Brittain, Vera, Diary, 13 January 1916

Diary of Vera Brittain


Case Study: 
From Youth to Experience: Vera Brittain’s Work for Peace in Two World Wars
Brittain, Vera
13 January 1916
McMaster University Libraries
Vera Brittain estate; McMaster University has a non-exclusive licence to publish this document.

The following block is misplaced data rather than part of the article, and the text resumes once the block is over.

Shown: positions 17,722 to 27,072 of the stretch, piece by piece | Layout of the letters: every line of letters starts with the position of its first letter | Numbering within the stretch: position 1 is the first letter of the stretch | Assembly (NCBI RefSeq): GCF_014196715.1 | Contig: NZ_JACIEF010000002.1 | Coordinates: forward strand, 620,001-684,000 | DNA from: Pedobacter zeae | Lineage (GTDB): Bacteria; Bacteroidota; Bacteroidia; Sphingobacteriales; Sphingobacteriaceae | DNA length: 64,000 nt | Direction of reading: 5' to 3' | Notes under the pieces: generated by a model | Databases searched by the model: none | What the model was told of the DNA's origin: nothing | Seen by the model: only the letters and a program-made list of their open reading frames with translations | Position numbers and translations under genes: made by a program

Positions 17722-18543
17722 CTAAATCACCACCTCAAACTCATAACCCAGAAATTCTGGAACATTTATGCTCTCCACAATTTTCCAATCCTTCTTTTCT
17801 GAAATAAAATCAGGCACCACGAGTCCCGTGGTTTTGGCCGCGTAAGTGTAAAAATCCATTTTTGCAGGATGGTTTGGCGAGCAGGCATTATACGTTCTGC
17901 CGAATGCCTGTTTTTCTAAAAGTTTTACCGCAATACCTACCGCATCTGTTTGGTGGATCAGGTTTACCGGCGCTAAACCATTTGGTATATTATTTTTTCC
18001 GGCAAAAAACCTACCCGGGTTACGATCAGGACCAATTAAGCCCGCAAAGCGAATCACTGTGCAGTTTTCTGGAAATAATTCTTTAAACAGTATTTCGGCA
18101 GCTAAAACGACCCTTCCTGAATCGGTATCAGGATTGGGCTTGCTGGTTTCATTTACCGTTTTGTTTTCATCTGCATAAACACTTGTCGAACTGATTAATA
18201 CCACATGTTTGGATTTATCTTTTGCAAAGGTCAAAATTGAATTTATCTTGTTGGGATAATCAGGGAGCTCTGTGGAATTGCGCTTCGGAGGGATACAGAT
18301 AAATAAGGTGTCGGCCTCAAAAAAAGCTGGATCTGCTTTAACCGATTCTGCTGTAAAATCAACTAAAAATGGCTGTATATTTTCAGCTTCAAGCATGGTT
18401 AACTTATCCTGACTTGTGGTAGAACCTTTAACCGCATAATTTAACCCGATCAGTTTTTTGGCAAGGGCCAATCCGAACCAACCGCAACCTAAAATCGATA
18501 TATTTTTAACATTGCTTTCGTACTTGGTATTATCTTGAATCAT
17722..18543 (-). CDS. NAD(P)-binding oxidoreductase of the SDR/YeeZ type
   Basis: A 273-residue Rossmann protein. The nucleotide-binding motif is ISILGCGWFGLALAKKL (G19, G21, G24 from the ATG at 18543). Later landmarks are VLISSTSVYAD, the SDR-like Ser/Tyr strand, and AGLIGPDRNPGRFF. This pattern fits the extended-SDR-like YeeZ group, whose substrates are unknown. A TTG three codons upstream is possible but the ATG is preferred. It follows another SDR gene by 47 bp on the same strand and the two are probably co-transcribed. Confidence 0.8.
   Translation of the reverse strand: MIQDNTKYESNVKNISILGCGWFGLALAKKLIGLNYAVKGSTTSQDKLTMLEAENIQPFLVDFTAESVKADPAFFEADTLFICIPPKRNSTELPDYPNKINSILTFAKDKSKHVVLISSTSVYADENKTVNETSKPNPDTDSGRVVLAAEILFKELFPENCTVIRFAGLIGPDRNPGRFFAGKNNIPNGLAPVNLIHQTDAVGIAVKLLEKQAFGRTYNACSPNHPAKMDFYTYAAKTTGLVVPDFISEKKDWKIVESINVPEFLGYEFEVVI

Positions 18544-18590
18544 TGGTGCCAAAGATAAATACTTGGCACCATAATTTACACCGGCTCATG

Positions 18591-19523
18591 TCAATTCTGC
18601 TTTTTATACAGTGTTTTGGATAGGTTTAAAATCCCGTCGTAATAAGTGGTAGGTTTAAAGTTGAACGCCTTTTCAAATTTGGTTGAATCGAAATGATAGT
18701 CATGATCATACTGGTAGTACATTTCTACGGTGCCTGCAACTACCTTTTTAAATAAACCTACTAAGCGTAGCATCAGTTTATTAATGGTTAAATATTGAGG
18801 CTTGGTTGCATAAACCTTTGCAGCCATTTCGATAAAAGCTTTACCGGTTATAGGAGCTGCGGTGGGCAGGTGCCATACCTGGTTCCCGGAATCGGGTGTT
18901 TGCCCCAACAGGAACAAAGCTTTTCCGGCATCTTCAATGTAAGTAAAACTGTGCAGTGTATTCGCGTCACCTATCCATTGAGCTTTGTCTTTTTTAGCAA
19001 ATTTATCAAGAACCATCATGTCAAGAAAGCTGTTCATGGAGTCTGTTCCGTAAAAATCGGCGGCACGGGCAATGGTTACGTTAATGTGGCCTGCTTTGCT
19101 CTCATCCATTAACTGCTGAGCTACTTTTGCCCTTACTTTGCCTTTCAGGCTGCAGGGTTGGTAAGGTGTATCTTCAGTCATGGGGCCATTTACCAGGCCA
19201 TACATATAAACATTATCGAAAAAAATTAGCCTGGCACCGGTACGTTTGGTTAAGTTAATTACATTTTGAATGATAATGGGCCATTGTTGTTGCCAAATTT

again. They must be either burnt or buried. They smell of Death -- they are not Roland, they even seem to detract from his memory & spoil his splendor. I won't have any more to do with them". And indeed one could never believe those things the same as those in which he had lived & walked. One couldn't believe anyone alive had been in them at all. No, they were not Him. So Mr. Leighton took them away; they are going to keep only the blood stained waistcoat, if it can be sterilized -- and his Sam Browne belt. After the clothes had gone we opened the window cords[?] & felt better, but it was a long time before the smell & even the taste of then went away.We felt more able then to examine the other things. All that was left of his toilet luxuries came back - a regular chemist's shop - scented soap, solidified Eau-de-Cologne etc. We no longer wondered why he wanted them. One wants the most expensive things money can buy to combat that corruption. Even all the little things had the same faint smell, & were damp & mouldy. The only things untouched by damp or mud or mould were my photographs, kept carefully in an envelope, & his leather cigarette case, with a few cigarettes, a tiny photo of his Mother & George Meredith, & the three little snapshots Miss Bervon took of us, inside. He must have had those things always on him, & the warmth of his body overruled the general damp & decay. There was his haversack crammed full of letters -- he seemed to keep all he received. I found the rest of mine, & also several of Edward's. I seized them at once; I thought he would like them because they had been close to Him, and also Mr. Leighton has a habit of regarding everyone's letters to Roland as public property, much the same as Father regards Ed's to other people. He would be quite capable of reading mine; I saw him carefully engrossed in some of Mrs. Leighton's, much to her dismay, & he was handling[?] one of Victor's in a suspicious manner. There were letters from officers of the Norfolks, from Mrs. Bennett at Uppingham, & one or two very pathetic & grateful epistles from the mothers of Tommies,